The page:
3. Remove dirt and dust with a dry artists paintbrush, preferably a soft sable brush. Dry cotton or wool cloths will catch on rough surfaces, leaving filaments of fibers behind. If that is not enough, then soak a cotton swab in water and clean the surface. Do not soak unglazed china in water. Never use bleach to clean china/porcelain items. In the short run they will look nice and white, but over time it will yellow the china.

    • You took the words out of my mouth, Janet!

      Hope you find a way to clean your beautiful luminary there, Jessica. It’s gorgeous!


  4. Yeah! The Weekly Ramble!

  5. Cold and tired is a little weird for hyperthyroid isn’t it? Maybe time to check the meds and bloodwork again. I was diagnosed with Graves’ about 12 years ago – I remember being hot more than usual and having trouble sleeping.

  6. Tern driving: I was expected to pay my car payment/gas/insurance/mainenence from the time I got my license and bought my first car at 15. (Back in 1999!). Clothes and extra grooming supplies were expected to be paid by me at age 14, same for most families I grew up with. I got good grades, played 2 sports and worked my part time job at a burger joint, and still managed to pay my car off by high school graduation and still have a little nest egg of $4,000 when I moved out for college. I really think being required to work for my car, clothes, college, etc., at a young age made me the saver I am today, and made me take better care of it and work harder in college. Just my two cents.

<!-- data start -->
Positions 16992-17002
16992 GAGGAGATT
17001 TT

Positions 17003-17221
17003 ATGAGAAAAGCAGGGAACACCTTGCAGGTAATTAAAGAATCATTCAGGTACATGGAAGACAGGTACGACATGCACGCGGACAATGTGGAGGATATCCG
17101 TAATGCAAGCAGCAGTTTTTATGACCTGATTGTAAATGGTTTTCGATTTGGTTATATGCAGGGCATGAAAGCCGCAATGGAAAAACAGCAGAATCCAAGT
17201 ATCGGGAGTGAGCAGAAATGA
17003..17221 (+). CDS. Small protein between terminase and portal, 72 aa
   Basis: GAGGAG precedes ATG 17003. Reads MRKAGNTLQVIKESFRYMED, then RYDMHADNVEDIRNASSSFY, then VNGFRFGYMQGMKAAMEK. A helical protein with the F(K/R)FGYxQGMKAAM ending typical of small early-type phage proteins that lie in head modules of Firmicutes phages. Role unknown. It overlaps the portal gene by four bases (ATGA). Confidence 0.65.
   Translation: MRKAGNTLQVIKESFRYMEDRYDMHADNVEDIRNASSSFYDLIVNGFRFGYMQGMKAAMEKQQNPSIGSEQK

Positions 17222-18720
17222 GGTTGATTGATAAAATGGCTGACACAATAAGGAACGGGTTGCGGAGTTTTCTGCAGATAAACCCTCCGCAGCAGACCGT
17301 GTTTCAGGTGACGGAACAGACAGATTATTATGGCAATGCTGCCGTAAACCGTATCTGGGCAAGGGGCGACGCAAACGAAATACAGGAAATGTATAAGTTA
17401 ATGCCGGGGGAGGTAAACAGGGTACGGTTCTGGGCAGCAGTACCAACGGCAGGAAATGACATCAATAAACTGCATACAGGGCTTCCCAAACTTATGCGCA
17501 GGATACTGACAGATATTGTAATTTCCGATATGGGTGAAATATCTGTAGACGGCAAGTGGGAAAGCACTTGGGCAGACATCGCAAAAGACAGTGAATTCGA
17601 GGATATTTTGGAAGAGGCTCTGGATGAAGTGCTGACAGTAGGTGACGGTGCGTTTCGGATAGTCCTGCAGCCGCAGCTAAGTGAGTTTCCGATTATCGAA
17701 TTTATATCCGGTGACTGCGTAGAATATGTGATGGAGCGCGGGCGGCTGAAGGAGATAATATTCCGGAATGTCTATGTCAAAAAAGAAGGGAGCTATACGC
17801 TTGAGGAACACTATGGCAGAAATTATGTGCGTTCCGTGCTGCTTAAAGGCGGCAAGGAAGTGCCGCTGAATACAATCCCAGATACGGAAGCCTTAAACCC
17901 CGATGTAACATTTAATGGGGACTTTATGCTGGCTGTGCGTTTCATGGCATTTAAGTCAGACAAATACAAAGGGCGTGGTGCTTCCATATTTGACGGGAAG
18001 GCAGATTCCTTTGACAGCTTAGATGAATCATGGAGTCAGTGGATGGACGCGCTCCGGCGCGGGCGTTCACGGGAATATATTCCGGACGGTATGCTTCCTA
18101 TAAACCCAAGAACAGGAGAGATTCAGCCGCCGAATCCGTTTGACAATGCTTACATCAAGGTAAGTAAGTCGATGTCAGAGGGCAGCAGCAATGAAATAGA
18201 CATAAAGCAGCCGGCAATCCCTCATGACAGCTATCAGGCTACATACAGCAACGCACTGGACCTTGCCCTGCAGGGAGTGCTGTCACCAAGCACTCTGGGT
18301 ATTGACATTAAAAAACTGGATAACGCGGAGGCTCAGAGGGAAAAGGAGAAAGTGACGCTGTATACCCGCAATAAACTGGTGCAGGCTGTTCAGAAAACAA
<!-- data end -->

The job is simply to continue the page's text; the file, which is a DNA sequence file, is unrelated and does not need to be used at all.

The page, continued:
• Good for you!

      That was my experience as well. My son’s experience is a little different since due to work permit laws and homeschooling, he couldn’t get a job until August. We don’t feel that is fair to ask him to pay for insurance at this point since he hasn’t had the opportunity to pay his own way. While he’s still figuring some of these things out and getting used to college, we are figuring out the back end, how much things cost, what’s fair to ask of him, etc. Insuring him is our way of securing a third driver when we need it. He doesn’t ask for extras and has always been an able body to help around the house, babysit, etc. We’re feeling our way through all this. If he were a demanding kid, we’d probably have a different attitude about it. 🙂